Ranking the Greatest BMW Race Cars from the M3 DTM to the M8 GTE
“The biggest challenge in adapting to the GT’s lower downforce and extra weight is having to adjust your corner entry speeds and braking points - you can easily end up pushing a bit too much in these areas and losing out on lap time.
“That said though, a racing line is a racing line at the end of the day for a racing driver, so a quick racing line in a DTM car will be a quick line in a GT car.”
As the COVID19 pandemic put a temporary stop to all motorsport activity, Spengler - like his former Audi DTM rival Nico Müller who Dyler.com interviewed in June 2020 - was using the iRacing simulator on the PC to keep “race sharp” ahead of the IMSA season restart on July 3rd.
He also points to eSports as his way of adapting to the M8’s handling characteristics. Given he was crowned the 2020 IMSA eSports champion with the M8 GTE, things are looking up for the Canadian.
“There’s obviously been no testing in the last few months, so I’ve been using the ‘virtual M8’ to get used to things ahead of the season restart, and I have to say, it’s extremely close to real life. I’ve only raced at Daytona and Sebring in North America, so racing online has definitely helped me get up to speed quicker with tracks I’ve never raced on in the past. That said, I’m under no illusion that this year will be easy at all.”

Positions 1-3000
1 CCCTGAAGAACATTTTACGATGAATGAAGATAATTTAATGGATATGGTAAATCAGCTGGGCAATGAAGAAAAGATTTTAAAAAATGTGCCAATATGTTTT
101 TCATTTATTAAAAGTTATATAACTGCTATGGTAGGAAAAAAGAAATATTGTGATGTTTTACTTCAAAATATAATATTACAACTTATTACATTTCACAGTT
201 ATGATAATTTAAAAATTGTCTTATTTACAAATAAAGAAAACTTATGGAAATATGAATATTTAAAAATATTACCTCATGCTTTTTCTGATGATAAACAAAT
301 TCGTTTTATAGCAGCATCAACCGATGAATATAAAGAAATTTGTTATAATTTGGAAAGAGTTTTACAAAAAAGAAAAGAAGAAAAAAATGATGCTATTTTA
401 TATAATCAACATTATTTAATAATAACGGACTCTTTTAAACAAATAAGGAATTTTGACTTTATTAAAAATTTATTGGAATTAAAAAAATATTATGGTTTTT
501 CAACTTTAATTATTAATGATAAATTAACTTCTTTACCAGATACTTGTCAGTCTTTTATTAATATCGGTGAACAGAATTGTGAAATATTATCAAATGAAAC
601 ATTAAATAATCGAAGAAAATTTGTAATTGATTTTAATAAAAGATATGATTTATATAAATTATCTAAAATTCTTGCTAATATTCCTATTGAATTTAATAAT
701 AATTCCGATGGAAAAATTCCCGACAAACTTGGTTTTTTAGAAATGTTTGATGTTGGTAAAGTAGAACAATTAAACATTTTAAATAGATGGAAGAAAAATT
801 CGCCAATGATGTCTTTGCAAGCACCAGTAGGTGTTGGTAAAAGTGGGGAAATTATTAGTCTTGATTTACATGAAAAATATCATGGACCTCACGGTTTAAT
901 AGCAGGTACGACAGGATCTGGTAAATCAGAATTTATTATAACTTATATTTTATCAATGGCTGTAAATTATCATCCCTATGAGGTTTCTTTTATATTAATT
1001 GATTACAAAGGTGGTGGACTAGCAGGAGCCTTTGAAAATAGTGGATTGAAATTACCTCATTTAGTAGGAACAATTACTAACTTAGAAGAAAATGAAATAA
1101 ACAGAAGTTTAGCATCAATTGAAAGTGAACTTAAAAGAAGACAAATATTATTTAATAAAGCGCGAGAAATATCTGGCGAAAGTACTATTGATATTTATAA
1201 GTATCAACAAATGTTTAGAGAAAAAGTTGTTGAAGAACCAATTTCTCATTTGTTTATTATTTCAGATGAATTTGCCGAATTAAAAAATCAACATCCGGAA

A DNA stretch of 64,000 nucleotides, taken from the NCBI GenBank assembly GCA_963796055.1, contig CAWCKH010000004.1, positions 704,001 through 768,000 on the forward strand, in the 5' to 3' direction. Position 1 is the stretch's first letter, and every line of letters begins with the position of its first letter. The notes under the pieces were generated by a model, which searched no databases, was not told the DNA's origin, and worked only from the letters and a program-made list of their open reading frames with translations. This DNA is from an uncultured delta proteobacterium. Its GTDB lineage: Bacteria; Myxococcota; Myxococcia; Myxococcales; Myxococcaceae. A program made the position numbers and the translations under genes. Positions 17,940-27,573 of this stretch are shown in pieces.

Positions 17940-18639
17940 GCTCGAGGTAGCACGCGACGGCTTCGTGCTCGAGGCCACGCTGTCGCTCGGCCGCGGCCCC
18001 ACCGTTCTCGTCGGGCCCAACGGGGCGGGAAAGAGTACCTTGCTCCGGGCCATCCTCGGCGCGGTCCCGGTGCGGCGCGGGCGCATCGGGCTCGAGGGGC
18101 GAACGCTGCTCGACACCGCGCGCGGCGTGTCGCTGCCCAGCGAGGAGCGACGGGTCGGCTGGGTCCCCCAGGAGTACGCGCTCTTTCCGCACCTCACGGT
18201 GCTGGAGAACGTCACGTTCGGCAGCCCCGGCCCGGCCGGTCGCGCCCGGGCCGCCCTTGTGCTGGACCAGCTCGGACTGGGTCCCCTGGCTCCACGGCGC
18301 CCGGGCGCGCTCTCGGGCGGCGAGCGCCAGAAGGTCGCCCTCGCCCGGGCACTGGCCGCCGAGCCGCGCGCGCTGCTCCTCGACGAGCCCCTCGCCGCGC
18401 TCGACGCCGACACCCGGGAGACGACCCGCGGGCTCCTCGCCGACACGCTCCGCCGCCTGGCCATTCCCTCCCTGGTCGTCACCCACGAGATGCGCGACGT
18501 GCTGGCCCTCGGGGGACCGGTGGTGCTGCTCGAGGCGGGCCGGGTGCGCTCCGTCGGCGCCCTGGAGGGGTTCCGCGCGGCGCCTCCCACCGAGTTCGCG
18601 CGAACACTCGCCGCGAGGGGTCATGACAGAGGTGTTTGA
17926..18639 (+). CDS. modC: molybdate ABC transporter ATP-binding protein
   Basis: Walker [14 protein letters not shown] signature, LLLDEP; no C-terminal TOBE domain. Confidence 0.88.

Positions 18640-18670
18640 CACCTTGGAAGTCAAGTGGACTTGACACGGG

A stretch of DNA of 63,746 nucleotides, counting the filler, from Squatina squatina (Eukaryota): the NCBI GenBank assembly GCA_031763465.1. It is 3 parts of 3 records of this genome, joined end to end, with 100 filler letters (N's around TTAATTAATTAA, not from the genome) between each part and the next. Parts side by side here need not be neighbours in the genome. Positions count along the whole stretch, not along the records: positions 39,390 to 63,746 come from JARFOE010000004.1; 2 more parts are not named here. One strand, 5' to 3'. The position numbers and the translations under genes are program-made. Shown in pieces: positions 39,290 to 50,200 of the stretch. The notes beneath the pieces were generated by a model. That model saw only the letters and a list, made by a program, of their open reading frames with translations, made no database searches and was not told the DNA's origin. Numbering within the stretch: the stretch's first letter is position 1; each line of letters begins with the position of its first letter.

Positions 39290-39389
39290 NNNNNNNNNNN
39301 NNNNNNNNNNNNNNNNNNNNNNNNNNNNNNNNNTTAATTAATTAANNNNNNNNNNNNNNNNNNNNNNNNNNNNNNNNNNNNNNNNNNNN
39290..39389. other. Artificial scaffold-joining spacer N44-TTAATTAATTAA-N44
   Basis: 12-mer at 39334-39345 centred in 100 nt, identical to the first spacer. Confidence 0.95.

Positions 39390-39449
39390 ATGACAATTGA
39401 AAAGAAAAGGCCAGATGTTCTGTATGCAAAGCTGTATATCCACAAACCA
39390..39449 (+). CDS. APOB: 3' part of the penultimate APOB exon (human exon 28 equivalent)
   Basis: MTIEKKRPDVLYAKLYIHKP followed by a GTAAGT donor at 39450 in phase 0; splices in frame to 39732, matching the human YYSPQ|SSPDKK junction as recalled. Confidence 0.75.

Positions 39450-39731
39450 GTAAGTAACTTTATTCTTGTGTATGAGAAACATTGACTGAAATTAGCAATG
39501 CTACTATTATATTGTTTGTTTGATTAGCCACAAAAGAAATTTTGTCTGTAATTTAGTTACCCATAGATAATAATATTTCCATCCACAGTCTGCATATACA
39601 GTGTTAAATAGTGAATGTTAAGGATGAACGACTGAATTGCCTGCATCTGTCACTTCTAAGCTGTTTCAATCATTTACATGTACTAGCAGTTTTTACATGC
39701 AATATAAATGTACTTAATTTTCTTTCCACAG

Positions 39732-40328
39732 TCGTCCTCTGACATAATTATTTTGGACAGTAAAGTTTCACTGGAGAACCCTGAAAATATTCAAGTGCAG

After having had the joy of experiencing some of BMW’s finest race cars first-hand, where does Spengler rank the M8 GTE in Bavaria’s catalogue of greatest hits?
“Well, I can’t choose an outright favourite because each BMW race car is special in its own way,” he concludes. “But if I had to choose, I would definitely say M3 DTM is up there because it was simply fantastic - each driver could easily set it up as he wanted, it was incredibly fast, and I won my DTM title in it.
“I like the Z4 GTE because it’s immensely fun and drivable, and the M8? I’d include that too - I like that it’s built on a totally different philosophy to its competitors and it was really cool to race it online, so yeah, it definitely ranks amongst my favourites.”
The next chapter of Bruno’s BMW career in the IMSA championship takes place on July 16 - 18 with the Cadillac Grand Prix of Sebring.
Bruno also cited the M5, X3 M Competition and the M3 E30 as his favourite BMW road cars. To take a look through the range of BMW classic and performance cars available on Dyler.com.